Christian Council advocates swift combat of child labour, trafficking
Reverend Fred Deegbe, General Secretary of the Christian Council of Ghana (CCG), on Wednesday called on stakeholders responsible for ensuring that child labour and trafficking is combated to work hard to ensure that it is done swiftly.
“The laws of Ghana frown on child labor and trafficking,” he said.
Rev. Deegbe said despite efforts to curtail the menace in Ghana, it was evident the incidence was still on the increase and therefore needed prompt attention from law makers, law enforcers, security agencies, governmental and nongovernmental organizations, religious bodies, families parents and the citizenry.
“Child trafficking is the worse form of child labor and considering the numerous roles played by the Christian Council of Ghana, including being the voice of the voiceless, and human right activists among many others, we are particularly concerned about child labor and trafficking and the rate at which it was silently increasing and being relegated to the background,” he said.
Rev. Deegbe made the call at a workshop for the presentation and validation of a research report on baseline survey on child trafficking in selected districts of the Greater Accra Region. It was initiated by the CCG and conducted by Devtplan Consult.
He admonished that children were a gift of God hence all parents, no matter the financial difficulty, must endeavor to cater for their children and give them the best they could instead of selling them out to jeopardize their future.
The research was aimed at establishing a brief status of the situation in the selected communities to institute general baseline indicators of the various worst forms of child labor relative to national situation.
The survey report defined child labor as indulging a child in any work that was mentally, physically, and morally dangerous and harmful to children which interfere with their schooling, depriving them of schooling, obliging them to drop out of school and requiring them to attempt to combine schooling with excessively long and heavy work.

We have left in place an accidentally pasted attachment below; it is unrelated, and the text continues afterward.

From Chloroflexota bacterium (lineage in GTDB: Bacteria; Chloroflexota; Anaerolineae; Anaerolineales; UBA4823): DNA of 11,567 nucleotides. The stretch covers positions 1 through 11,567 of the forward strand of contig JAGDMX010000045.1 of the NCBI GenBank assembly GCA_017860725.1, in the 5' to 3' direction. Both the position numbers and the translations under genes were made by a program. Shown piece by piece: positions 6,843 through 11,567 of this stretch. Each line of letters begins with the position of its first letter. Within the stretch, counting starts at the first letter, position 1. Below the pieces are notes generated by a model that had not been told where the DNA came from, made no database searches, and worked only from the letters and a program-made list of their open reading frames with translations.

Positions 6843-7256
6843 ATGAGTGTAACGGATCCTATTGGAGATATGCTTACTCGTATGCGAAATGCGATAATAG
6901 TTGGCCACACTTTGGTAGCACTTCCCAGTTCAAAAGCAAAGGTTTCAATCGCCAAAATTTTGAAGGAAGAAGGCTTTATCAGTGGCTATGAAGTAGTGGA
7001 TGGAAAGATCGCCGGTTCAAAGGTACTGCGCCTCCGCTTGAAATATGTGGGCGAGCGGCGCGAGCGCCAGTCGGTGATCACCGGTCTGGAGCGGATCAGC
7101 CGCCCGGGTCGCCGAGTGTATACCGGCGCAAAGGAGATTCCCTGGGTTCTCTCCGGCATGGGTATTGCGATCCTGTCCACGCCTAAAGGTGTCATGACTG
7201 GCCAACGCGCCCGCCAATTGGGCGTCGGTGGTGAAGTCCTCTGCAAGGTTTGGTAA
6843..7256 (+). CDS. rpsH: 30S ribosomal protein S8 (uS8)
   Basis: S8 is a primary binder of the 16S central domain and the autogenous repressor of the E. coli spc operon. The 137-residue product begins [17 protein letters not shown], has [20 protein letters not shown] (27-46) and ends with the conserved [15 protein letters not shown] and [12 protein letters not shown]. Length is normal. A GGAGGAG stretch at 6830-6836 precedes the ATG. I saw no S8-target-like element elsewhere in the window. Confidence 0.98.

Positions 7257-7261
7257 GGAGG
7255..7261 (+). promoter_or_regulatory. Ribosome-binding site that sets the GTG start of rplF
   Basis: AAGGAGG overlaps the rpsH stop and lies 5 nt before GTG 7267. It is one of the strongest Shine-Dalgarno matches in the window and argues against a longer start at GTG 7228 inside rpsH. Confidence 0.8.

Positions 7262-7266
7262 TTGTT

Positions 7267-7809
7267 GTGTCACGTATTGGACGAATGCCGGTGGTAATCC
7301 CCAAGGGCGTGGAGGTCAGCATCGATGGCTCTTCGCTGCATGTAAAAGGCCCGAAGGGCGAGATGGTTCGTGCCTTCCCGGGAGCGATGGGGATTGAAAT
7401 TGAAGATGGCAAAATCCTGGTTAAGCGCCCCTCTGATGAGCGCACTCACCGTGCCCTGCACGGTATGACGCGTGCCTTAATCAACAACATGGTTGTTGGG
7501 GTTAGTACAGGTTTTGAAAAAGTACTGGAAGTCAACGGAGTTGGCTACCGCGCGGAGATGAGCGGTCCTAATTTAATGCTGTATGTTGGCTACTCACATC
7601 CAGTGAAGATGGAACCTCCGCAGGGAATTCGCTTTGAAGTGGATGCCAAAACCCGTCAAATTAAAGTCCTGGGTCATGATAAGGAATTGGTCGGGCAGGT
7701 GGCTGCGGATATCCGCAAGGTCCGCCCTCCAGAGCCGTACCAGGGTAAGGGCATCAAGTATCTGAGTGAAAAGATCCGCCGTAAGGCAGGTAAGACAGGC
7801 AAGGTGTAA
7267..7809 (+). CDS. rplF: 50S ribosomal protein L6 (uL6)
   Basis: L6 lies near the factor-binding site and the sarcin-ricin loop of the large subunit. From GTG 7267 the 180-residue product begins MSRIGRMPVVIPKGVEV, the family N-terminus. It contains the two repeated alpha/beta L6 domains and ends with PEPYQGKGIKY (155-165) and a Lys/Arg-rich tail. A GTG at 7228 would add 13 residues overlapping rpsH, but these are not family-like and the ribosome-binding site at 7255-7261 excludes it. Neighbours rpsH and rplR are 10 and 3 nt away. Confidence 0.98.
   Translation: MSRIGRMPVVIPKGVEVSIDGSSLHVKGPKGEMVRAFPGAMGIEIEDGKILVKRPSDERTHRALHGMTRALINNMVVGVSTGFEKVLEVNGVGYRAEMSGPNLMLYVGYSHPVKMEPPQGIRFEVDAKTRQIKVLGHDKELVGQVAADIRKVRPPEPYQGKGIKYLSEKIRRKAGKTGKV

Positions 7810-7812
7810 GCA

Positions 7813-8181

The report cited poverty, broken homes and single parenting, high illiteracy rate, non availability of farming lands, dwindling fortunes in marine fishing and booming fishing industry along the Volta Lake and demand for cheap labor in the fishing industry as the reasons for child labor and trafficking.
“Child labor and trafficking has negative effects on the development and well being of the children. Most of them become school dropouts, find it difficult to regenerate into their communities, develop psychological problems as a result of painful experiences among many others.” It said.
The survey recommended that preventive measures and mechanisms that would reduce the menace and its social risks should be instituted.
It also recommended that the regeneration of rescued children into society should be the priority of all stakeholders and the creation of direct action to ensure the removal, recovery and reintegration of working children whose rights were most compromised.
The surveillance team of the Christian Council of Ghana also advocated that rescued children should be enrolled on the Livelihood Empowerment Against Poverty (LEAP) program to ensure that they were taken care of to avoid them returning to where they had been rescued from for lack of choice.
It said it was making this advocacy because the parents of the rescued children had absolved themselves of the responsibility of taking care of them.
According to the surveillance team, the parents had taken such a position because they felt that the team was to take care of the children since they brought them back.
A representative of the Social Welfare Department said that it was a good idea but those children could only be put on the program only after meeting the laid down requirements
In attendance were rescued children and their parents and head masters of schools in the affected areas.